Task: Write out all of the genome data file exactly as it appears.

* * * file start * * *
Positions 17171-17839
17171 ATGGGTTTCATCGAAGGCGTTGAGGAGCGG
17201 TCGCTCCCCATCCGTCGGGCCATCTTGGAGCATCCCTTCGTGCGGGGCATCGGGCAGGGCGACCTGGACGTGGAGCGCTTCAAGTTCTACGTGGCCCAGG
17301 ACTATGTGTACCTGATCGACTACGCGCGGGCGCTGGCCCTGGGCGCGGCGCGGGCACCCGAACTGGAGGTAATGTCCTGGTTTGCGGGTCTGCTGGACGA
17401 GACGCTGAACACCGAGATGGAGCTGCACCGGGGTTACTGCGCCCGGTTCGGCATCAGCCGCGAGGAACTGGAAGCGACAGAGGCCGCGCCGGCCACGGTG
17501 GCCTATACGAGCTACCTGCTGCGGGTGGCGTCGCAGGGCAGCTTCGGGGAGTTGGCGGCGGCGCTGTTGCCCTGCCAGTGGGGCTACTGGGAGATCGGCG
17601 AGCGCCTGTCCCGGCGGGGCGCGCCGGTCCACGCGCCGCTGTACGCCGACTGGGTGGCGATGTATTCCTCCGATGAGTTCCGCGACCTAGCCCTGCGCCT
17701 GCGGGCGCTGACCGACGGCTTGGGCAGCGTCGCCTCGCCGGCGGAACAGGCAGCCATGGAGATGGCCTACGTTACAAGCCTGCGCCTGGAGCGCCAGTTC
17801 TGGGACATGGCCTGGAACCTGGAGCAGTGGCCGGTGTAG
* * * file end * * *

Positions 17171-17839
17171 ATGGGTTTCATCGAAGGCGTTGAGGAGCGG
17201 TCGCTCCCCATCCGTCGGGCCATCTTGGAGCATCCCTTCGTGCGGGGCATCGGGCAGGGCGACCTGGACGTGGAGCGCTTCAAGTTCTACGTGGCCCAGG
17301 ACTATGTGTACCTGATCGACTACGCGCGGGCGCTGGCCCTGGGCGCGGCGCGGGCACCCGAACTGGAGGTAATGTCCTGGTTTGCGGGTCTGCTGGACGA
17401 GACGCTGAACACCGAGATGGAGCTGCACCGGGGTTACTGCGCCCGGTTCGGCATCAGCCGCGAGGAACTGGAAGCGACAGAGGCCGCGCCGGCCACGGTG
17501 GCCTATACGAGCTACCTGCTGCGGGTGGCGTCGCAGGGCAGCTTCGGGGAGTTGGCGGCGGCGCTGTTGCCCTGCCAGTGGGGCTACTGGGAGATCGGCG
17601 AGCGCCTGTCCCGGCGGGGCGCGCCGGTCCACGCGCCGCTGTACGCCGACTGGGTGGCGATGTATTCCTCCGATGAGTTCCGCGACCTAGCCCTGCGCCT
17701 GCGGGCGCTGACCGACGGCTTGGGCAGCGTCGCCTCGCCGGCGGAACAGGCAGCCATGGAGATGGCCTACGTTACAAGCCTGCGCCTGGAGCGCCAGTTC
17801 TGGGACATGGCCTGGAACCTGGAGCAGTGGCCGGTGTAG